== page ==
Moline and Rock Island
Two of the Quad Cities along with East Moline in Illinois and the cities of Davenport and Bettendorf in Iowa, Moline is situated between the banks of the Mississippi and Rock rivers. Downtown Moline possesses shops, antique stores and an abundance of restaurants and pubs as well as major attractions like the John Deer Pavilion and Store, one of the largest agricultural exhibits in the world. The city also features Lagomarcino’s Soda Fountain Shop, considered by some the best oldfashioned ice cream parlor in the world, and the Celebration Belle riverboat, a 750-passenger paddlewheel boat that takes passengers on sightseeing cruises down the Mississippi River. Rock Island is best known for harboring the Rock Island Arsenal Museum, which is the United States Army’s second-oldest museum. It first opened to the public in 1905 and is nationally recognized for its large and impressive small arms collection. The Quad City Botanical Center is a set of botanical gardens located next to the Mississippi River and includes exotic tropical flowers, a 14-foot waterfall and reflecting pools.
The oldest European settlement in Illinois, Peoria sits on the Illinois River in central Illinois. The city is the seventh-most-populated in the state, but possesses a quaint charm belying its size. Peoria has a host of art galleries, specialty shops and restaurants along its riverfront, including the Peoria RiverFront Market that provides local produce, art and music on Saturday mornings from June to September. The Contemporary Art Center of Peoria is a 14,000-square-foot facility that offers art exhibitions, improv comedy, poetry nights and jazz and blues performances. Another notable stop is the Caterpillar Visitors Center, where visitors can see first-hand what it’s like to operate heavy machinery.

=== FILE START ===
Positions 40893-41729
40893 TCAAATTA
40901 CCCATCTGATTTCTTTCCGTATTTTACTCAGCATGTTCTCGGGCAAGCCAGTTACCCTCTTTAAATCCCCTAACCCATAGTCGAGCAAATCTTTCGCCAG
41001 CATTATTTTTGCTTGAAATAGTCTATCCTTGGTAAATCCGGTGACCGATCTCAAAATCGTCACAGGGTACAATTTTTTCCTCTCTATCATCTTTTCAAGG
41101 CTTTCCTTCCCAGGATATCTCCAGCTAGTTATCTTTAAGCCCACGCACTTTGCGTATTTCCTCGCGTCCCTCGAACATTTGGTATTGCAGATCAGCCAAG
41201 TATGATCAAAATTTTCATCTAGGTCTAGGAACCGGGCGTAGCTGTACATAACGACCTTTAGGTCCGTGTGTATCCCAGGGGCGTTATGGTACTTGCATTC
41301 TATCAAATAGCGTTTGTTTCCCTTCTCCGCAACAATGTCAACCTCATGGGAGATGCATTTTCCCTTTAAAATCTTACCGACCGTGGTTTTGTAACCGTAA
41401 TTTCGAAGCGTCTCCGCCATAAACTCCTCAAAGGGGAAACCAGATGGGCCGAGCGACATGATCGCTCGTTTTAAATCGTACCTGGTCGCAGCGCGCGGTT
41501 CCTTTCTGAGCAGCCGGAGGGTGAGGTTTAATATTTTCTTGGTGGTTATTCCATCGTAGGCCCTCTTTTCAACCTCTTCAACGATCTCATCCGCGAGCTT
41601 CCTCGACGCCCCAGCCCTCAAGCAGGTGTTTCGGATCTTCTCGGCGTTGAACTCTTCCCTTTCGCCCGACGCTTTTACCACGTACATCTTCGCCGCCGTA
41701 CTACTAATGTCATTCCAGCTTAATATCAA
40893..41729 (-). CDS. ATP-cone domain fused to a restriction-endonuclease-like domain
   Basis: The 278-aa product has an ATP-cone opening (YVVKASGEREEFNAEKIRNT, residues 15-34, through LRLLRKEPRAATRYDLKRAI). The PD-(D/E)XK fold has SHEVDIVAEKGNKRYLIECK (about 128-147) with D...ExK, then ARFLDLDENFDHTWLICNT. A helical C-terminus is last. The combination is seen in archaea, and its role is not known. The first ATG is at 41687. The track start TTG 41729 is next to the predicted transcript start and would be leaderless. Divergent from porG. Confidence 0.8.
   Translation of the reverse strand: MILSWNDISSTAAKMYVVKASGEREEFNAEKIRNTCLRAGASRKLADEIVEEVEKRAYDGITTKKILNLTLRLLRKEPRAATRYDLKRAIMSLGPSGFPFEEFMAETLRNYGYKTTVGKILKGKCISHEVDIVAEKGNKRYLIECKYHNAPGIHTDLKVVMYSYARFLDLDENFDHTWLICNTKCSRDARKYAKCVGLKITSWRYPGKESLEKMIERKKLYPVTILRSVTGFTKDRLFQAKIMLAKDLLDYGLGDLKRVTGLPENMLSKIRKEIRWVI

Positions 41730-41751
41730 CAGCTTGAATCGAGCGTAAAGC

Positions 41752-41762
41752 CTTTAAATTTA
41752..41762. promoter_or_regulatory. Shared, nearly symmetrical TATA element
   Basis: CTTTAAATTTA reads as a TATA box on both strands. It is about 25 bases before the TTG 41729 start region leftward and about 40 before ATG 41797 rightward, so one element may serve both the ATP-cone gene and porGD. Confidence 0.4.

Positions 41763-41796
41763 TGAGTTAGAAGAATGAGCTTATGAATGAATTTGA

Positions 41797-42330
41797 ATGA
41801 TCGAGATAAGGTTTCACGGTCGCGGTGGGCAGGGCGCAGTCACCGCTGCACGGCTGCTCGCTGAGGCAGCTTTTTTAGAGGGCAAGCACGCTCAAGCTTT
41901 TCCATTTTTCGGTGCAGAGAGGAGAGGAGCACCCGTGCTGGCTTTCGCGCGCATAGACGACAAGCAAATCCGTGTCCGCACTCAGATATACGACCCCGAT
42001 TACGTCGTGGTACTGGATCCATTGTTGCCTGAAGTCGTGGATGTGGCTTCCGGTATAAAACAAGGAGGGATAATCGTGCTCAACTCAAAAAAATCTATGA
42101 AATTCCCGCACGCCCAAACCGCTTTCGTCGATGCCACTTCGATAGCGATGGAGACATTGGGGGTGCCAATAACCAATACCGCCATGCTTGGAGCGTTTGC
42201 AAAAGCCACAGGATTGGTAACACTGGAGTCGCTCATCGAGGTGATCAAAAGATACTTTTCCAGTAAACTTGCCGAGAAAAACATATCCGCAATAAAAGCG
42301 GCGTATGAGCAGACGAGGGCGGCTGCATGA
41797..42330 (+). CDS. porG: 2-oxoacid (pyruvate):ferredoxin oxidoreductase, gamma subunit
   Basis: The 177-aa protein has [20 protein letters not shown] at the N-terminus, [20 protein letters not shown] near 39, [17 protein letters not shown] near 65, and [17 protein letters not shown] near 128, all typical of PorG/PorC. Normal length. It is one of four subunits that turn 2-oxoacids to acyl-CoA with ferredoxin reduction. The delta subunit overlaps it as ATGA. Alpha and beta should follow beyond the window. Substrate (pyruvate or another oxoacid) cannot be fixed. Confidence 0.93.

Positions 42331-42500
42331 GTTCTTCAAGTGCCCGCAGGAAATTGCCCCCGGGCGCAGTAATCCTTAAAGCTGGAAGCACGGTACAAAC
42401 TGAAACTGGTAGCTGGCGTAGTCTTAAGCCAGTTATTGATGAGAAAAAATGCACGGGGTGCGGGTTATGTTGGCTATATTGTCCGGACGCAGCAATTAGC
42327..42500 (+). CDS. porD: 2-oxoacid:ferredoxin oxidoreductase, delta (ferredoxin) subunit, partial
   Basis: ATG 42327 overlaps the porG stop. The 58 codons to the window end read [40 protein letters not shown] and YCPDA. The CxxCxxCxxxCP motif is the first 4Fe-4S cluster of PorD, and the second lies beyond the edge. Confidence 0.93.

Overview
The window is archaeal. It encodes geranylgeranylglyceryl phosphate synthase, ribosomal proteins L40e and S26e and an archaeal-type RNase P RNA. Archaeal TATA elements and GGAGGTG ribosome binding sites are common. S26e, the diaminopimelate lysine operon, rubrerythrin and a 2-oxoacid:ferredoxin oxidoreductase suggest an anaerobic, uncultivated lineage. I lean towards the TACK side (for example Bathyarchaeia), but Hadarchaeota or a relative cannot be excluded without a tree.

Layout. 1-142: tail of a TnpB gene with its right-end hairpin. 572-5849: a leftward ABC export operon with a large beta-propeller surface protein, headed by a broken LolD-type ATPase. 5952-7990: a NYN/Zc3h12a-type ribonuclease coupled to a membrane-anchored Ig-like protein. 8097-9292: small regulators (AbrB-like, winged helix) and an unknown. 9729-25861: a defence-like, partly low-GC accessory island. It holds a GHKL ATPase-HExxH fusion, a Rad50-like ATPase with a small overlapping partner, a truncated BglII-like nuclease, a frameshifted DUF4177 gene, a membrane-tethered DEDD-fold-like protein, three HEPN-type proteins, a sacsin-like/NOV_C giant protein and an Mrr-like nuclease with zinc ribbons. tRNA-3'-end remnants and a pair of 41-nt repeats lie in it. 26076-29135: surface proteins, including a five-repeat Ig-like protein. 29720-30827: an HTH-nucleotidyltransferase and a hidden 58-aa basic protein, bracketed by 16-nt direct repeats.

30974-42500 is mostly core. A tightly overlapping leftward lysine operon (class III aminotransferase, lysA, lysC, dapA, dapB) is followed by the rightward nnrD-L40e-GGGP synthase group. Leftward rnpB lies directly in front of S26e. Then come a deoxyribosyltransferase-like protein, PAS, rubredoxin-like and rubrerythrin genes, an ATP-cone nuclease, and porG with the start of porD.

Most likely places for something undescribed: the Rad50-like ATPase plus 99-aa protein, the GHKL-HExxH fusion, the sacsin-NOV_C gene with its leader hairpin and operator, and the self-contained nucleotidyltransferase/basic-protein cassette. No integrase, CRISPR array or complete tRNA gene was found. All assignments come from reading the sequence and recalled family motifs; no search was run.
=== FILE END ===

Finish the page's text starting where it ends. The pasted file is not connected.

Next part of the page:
The third-largest city in Illinois, Rockford is positioned on both banks of the Rock River in northern Illinois and lays claim to some of the finest gardens in the country. The Anderson Japanese Gardens is recognized as one of the premier Japanese gardens in North America and features waterfalls, ponds, streams and rock formations. Located along the Rock River, Sinnissippi Gardens has a rose garden with approximately 2,000 rose plants. Sitting adjacent to Sinnissippi is the Nicholas Conservatory and Gardens, a year-round exhibition of tropical trees, plants, flowers and changing floral displays. The Klehm Arboretum and Botanic Garden contains 155 acres of landscaped grounds, wooded trails and a horticulture library while Rock Cut State Park covers 3,092 acres enveloping Pierce Lake and Olson Lake and features hiking trails and camping along the river.
During the second weekend of June, St. Charles, a city that lies 40 miles west of Chicago, hosts the popular Festival of the Fox. The fest’s centerpiece is the dragon boat racing event, a 2,500-year-old Chinese sport that involves 20 team members paddling in unison on the Fox River in a long, narrow boat decorated at the bow and stern with a dragon’s head and tail. Another popular festival is the Scarecrow Festival, which began in 1985 and has grown into a nationally recognized fest attracting more than 100,000 over the three-day Columbus Day weekend. St. Charles is also home to the Arcada Theater, a restored vaudeville palace that features live performances; Otter Cove Aquatic Park, a beloved place to float down a lazy river; and the Fox River Trail, a paved path for hikers and bikers that sits along the river.